I must say, however, that McCain's selection of Sarah Palin did make it easier and she continues to validate my initial feelings about her as being someone about as qualified to be vice-president or president as my dog or three cats. I continue to look at her biography and recent campaign performance as comic book in nature with even less substance. I can't for the life of me figure out what John McCain was thinking in choosing her. I read one headline out of the UK this morning that asked the question, "Is Sarah Palin Presidential Timber" to which I immediately thought, my gosh, she's not even presidential kindling.

Honestly, I believe that at his core, John McCain is a good man, a decent, respectable man who is inarguably an American hero in every sense of the word. He has served his country far more brilliantly than his own campaign staff and advisers have served him. Having said that, I just don't think McCain was well-qualified to be the next president because Bush's "legacy" has been too painful and the thought, there mere idea of four more years of a continuation of his policies is more than many of us can stomach.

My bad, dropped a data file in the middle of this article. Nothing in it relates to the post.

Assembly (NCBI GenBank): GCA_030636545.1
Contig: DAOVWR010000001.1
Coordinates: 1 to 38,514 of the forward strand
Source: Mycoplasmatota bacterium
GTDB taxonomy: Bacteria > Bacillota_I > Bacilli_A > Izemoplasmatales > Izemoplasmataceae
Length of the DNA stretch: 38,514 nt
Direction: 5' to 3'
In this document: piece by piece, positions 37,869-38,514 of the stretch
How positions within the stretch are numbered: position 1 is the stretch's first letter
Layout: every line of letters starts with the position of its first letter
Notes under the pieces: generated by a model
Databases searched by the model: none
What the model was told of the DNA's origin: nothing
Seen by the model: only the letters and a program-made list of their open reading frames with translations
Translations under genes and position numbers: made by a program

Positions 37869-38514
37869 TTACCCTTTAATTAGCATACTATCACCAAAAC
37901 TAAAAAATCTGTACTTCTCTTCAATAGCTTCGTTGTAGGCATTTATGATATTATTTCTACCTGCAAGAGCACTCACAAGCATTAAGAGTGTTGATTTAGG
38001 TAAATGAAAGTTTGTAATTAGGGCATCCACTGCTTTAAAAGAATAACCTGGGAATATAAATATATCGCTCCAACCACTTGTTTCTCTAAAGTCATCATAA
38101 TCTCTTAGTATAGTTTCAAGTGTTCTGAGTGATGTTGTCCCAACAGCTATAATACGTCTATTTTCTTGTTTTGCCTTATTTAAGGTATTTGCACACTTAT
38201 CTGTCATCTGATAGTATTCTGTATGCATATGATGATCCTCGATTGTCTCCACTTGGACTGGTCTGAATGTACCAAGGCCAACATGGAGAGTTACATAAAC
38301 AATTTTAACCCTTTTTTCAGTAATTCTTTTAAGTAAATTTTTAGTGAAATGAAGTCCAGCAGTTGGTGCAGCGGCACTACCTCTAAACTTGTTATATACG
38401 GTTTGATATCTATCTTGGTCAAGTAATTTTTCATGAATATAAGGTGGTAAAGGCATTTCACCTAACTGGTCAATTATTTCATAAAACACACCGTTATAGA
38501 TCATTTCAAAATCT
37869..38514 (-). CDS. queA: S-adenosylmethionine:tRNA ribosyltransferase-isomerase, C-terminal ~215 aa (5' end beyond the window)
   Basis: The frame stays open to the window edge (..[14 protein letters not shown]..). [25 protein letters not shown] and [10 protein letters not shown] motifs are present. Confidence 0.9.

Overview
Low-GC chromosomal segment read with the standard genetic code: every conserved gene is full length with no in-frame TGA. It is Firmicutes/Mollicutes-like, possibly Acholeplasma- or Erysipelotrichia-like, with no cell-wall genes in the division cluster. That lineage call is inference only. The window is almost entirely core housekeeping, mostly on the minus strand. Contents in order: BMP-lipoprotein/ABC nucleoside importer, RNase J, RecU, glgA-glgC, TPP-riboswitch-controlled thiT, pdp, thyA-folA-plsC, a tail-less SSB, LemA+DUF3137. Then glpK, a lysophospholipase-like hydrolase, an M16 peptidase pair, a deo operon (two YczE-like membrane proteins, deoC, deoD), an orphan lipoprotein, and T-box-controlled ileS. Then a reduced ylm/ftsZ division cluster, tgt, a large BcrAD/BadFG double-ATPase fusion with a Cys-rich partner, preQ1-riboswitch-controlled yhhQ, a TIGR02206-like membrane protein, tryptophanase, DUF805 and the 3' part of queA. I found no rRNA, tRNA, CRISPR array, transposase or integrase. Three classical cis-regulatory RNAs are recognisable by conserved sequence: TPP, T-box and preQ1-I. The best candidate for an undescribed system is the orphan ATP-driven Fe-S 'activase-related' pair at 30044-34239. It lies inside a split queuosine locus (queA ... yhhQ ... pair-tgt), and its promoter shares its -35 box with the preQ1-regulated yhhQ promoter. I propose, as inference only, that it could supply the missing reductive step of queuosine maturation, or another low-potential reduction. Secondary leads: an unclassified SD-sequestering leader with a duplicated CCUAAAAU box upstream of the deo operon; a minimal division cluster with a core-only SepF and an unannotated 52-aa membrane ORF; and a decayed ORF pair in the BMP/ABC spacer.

Like I said, I was deeply torn before McCain chose his running mate but with his choice of Palin, I pretty much realized not voting for McCain wouldn't be as difficult as it might have been had he chose a more appropriate and well-qualified running mate. A pistol-packing hockey mom might make a colorful friend to grab a cup of "Joe" (and not Joe the unlicensed plumber who owes back taxes) with, but to consider this woman who uses phrases like "palling around with terrorists" or sometimes reverts to a syntax only Yoda could understand and appreciate, is beyond horrifying. I'm not in the slightest bit elitist, but I would prefer our national leaders to be articulate and knowledgeable and yes, even have more than a page or two of stamps in their passport. I don't necessarily fault Sarah Palin as much as I do the McCain Camp for inserting her in a position she is completely ill-prepared or qualified to assume. It kind of strikes me as the type of non-forward thinking that landed us in Iraq: Yes, doing so made a huge splash and bold statement, but once we situated ourselves there and whoops, didn't find any WMD's, what do we do now? In a sense, Palin's selection was big on "splash 'max" factor'" but after the ripples receded, what does she bring to the table? It turns out that her "international vision" is restricted to the horizon looking West across the Bering Sea where, on a clear day, you can see maybe not forever, but sometimes catch a glimpse of Russia.